Michael Bachmann We called it the Jordan Spreader. I operated it a couple of times, the last time was in the winter of 1978 on the River Line, broke the wing and parked it at Caton Farm and tried to use the 666 to break through, got that stuck. We finally got out and had to help the train behind us. Cold day, wind chill about -60. Our engineer was from behind the iron curtain, don't remember his name.
David Gevaudan Sounds like a reel successful day. There was one on the Union RR used to plow the slag dumps and heavy snow.
|Joe Kveton posted|
We usually had 2 units.
Sam L'Huillier operated Jordan spreader snow plow for 30 + yrs in the UP of Michigan. had the hi v plow for snow on itFrank Irvine Where are / is the operator(s) ?Sam L'Huillier 1 each side in cab by window 4 hand levers for wing, 3 foot valves for boom locks nose flange/ plow forward leaver right side 3 rd man usually on air Jordan's ,, hyd ones almost same lay out .Sam L'Huillier last 1 i worked on had engineer in center with controls for power pushing , did not need radio , he was with us.
|Jerry Jackson posted|
ATSF 199258. A Jordan Spreader, Fort Madison, IA 1986. It looks like the ghost of a 1980's crew member under the road number.
Joe Dockrill commented on Joe's posting
[Snow Plows has a photo of this same unit clearing snow.]
|Jim Reider posted|
Somebody is gonna get plowed! Sioux City yard yesterday
|Hoosier Valley Museum|
This postcard entitled "A WONDERFULL TIME SAVER IN TRACK BUILDING" was mailed on July 31, 1912 from Bremen, Indiana to Garrett, Indiana. The message reads, "Hello Kiddo. I am still in Bremen. I guess I will be here the rest of the week. We had our pictures taken, can you see me? I just had a squirrel dinner, don't I look fat? We are living pretty high. You can look for me Sat. night - Be a good girl. Love and Kisses, Jess." The card is addressed to Mrs. J. B. Bitwall. Jess must have worked for the B&O on the crew of the Jordan spreader and Mrs. Bitwall must have been his wife. The postcard is from the Russell Dove collection.
|Robert Callahan posted|
In a picture appropriate for the type of weather we continue to experience in the northeast, a flanger movement powered by a pair of RS-3 units heads west at Natick, MA in February of 1961. (Photo: Mr. Robert Coolidge)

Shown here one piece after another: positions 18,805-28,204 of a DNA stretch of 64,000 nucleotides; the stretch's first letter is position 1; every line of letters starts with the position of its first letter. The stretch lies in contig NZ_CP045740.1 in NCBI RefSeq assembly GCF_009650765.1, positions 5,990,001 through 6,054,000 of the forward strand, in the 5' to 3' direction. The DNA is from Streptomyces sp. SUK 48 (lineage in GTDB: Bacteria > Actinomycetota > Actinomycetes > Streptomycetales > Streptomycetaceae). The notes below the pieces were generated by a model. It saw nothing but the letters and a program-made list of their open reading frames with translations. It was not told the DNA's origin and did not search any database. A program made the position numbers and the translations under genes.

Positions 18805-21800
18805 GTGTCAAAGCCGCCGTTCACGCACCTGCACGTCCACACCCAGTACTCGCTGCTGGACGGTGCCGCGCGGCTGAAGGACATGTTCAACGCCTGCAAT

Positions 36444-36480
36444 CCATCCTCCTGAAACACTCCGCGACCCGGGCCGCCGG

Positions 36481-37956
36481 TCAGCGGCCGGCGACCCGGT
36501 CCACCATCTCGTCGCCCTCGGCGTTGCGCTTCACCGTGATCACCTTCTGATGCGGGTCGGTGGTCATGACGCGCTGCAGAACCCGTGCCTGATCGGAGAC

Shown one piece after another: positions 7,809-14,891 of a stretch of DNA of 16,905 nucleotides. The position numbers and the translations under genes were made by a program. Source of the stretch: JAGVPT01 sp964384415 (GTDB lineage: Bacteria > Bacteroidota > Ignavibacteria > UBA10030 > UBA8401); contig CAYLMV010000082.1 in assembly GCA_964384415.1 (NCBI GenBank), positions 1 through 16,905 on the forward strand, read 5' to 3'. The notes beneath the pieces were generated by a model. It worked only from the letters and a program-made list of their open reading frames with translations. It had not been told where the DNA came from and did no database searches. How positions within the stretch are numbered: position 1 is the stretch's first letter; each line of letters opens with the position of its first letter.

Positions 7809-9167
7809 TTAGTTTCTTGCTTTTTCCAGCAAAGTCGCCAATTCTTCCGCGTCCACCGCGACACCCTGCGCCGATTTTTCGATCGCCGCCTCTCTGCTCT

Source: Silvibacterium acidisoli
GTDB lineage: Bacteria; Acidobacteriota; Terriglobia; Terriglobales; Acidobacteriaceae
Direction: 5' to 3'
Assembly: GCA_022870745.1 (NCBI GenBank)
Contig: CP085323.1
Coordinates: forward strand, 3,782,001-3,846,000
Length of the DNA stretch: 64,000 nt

|Andre Tardif shared|
Reece Sabrina Tewell posted
|Dave Wall commented on Reece's posting|
They can plow snow? lol
Just make sure you don't have the wing locked...if it won't clear the bluff. Speaking for a friend. 🤣 (Yes, the rear trucks of the spreader and both trucks on the first loco are derailed from a turned rail. )
|Austin Jacox posted|
11/8/18 Bend, OR
Formerly ATSF 199246
Joe Dockrill old air spreader, no longer around
Ron Manley Time for the Rotary plows to come out.
Dave Haggland Have to wait until it’s too late.
|Dennis DeBruler shared|
A spreader equipped for double tracks and sidings. This is the first photo I have seen of this configuration. UP at Donner Pass
Allan Gilbert SP had one in Oakridge, Oregon that was painted in Daylight colors. http://spcascades.railfan.net/spreader4033.html
|Joe Dockrill posted|
Joe Dockrill engineer can run from the spreader.
|Joe commented on his post|
|Ken Ellison posted|
Mark Gillings Home-built by Great Northern. This one built August 1970.Clay Ercolin Mark Gillings Great Northern? How can that be when the merger creating Burlington Northern happened in March of 1970?Mark Gillings Very good point! Further research indicates that the last four built were under BN.Mark Hutchinson Those elephant ears were legendary for taking out depot windows.
John Ives At least he kept it on the machine. I’ve had to cap all the lines and go back and get the wing with a Pettibone
|One of seven photos posted by David Davis and shared by Joe Dockrill|
NW Jordan Spreader shot by Larry Stiles 1985
[Note in the other photos how the front snowplow is mounted upside down for the Summer. It seems that it significantly reduces visibility.]
|Andre Tardif shared|
Joe Edwards Still has those air cylinders on it..
Brendan J Dock posted two photos with the comment: "snow business old and new from Pickle."
Chris Streich BN had a lot of input on the slide down window protection to prevent vandalism.
|Rick Leggett commented on Brendon's post|
Love the looks & features of the new ones, but even the older ones...can push a lot of snow.
|Ray Battison commented on Brendon's post|
|Ganger Fernandex Jr. commented on Brendon's post|
Sandpoint Idaho 2017
|Jordan Campbell commented on Brendon's post|
This old girl still runs off air
|Joey Harer posted|
Say goodbye to her boys. She's getting torched up and scrapped. Too bad we couldn't get her to a museum. All air cylinders with leather seals.
Mike Western Used to stuff oily rags around the seals to soften the leather up for use .. lol
Steve Gartlan CN has a habit of getting rid old equipment instead of donating it to a museum.
[At least let a museum pay scrap price for it.]
|David Schauer posted|